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Professional Standards Manual

Trading Services

3. Acting For Buyers

(n) Items Affecting A Property - View Entire Section

(I) Issues Affecting an Owner’s Interests - View Subsection
(9) First Nations Lands

The Superintendent of Real Estate has advised that in his view RESA applies to the real estate services provided in respect of First Nations land located in British Columbia. Thus, the licensing and other requirements of RESA would be applicable.

In the Superintendent’s view, the Real Estate Development Marketing Act would generally not apply to development properties located on First Nations land in British Columbia. However, depending on the specific terms of any land settlement agreement, such as the Nisga’a Agreement, it is possible for First Nations land to be governed by the Real Estate Development Marketing Act. A licensee acting in respect of development property located on First Nations land may wish to obtain legal advice in any situation where it is not clear whether the Real Estate Development Marketing Act would be applicable.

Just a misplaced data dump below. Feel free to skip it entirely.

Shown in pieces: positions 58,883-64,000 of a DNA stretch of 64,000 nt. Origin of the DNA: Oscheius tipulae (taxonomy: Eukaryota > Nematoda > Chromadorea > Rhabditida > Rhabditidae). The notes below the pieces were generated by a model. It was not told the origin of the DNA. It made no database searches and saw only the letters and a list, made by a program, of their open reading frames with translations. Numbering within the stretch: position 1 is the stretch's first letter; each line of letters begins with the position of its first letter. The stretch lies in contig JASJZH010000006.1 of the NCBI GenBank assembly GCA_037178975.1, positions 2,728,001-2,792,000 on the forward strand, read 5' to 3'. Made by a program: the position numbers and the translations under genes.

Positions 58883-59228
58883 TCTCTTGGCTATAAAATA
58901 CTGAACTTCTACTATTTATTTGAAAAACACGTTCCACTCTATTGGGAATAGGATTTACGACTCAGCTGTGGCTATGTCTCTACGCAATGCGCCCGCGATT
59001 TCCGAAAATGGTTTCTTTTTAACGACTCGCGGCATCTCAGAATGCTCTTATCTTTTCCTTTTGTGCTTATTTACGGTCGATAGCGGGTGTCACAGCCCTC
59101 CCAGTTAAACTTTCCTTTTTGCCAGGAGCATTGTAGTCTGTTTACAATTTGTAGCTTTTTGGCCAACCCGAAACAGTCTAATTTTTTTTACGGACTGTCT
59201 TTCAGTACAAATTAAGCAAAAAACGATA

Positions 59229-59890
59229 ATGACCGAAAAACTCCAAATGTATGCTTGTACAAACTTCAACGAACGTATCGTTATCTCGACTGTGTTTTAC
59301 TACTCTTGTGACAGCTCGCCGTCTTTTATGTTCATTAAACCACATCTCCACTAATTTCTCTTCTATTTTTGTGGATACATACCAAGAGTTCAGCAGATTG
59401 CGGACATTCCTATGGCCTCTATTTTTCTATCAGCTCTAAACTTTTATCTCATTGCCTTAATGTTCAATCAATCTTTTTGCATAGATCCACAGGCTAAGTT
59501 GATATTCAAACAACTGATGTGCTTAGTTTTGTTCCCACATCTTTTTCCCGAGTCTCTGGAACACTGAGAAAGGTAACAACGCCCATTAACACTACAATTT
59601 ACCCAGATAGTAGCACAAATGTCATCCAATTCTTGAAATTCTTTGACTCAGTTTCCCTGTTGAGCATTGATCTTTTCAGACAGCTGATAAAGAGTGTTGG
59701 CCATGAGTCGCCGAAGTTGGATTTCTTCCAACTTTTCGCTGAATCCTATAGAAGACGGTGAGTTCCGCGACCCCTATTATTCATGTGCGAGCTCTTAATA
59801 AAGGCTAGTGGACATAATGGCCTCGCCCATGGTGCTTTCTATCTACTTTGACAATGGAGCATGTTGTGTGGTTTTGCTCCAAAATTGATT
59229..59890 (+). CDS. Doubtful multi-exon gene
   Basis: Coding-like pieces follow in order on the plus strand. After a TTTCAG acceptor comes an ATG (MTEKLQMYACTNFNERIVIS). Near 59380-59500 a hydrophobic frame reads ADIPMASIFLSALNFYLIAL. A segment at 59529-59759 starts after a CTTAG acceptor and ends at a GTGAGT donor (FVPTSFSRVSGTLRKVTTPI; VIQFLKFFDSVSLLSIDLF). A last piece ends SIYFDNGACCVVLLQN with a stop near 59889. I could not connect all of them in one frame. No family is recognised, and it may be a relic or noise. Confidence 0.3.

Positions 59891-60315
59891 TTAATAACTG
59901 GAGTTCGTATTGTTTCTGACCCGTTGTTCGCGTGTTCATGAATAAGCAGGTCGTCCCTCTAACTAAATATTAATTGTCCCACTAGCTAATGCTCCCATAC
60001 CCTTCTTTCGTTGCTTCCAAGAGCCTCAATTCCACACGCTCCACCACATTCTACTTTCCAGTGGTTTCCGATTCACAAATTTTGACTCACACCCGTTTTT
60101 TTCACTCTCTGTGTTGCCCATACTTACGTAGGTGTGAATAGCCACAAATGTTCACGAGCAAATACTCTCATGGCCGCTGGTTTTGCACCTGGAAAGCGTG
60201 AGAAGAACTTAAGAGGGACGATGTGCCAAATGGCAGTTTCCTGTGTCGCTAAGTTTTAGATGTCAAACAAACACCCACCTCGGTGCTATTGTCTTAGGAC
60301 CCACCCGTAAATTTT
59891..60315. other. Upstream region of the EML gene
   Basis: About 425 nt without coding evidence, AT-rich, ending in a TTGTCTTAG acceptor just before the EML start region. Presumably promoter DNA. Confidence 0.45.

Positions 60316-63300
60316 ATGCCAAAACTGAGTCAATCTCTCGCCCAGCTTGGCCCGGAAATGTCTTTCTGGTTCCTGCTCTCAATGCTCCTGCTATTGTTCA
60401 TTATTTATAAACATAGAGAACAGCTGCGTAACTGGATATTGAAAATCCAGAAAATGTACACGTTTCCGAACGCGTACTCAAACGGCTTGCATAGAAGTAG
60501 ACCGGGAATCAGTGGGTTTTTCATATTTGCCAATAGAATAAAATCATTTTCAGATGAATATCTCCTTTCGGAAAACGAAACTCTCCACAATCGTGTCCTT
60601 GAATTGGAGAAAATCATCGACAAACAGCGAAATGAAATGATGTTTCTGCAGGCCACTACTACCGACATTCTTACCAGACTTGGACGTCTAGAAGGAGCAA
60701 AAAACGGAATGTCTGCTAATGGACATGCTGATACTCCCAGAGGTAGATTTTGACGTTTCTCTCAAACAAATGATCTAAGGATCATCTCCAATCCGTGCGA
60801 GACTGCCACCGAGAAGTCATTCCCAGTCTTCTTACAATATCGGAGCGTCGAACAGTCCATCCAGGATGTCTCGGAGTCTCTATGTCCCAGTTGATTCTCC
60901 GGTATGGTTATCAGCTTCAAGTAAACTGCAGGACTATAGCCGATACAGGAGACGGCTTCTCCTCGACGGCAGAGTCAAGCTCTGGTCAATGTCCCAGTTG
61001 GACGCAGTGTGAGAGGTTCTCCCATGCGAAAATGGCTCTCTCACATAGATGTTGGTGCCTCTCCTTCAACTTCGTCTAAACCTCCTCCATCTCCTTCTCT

Licensees should advise consumers that the Real Estate Development Marketing Act does not apply and that the purchasers are not entitled to a disclosure statement, rescission rights or other benefits of the Real Estate Development Marketing Act.

Although the Strata Property Act generally does not apply to developments on First Nations land, depending on the specific terms of any land settlement agreement, such as the Nisga’a Agreement, it is possible for a strata development on First Nations land to be governed by the Strata Property Act.

Other problems of a less visible nature, but just as serious for the buyer, include First Nations lands issues which are frequently associated with land claims or significant aboriginal archaeological sites (see index under Heritage Conservation Act). However, in areas where native bands have developed land for supply to non-natives on a leasehold basis, extra caution must be taken by the licensee acting on behalf of either the buyer or seller of the improvements on that land.

Traditional remedies for contractual disputes may not be available as provincial courts or appeal panels may have no jurisdiction.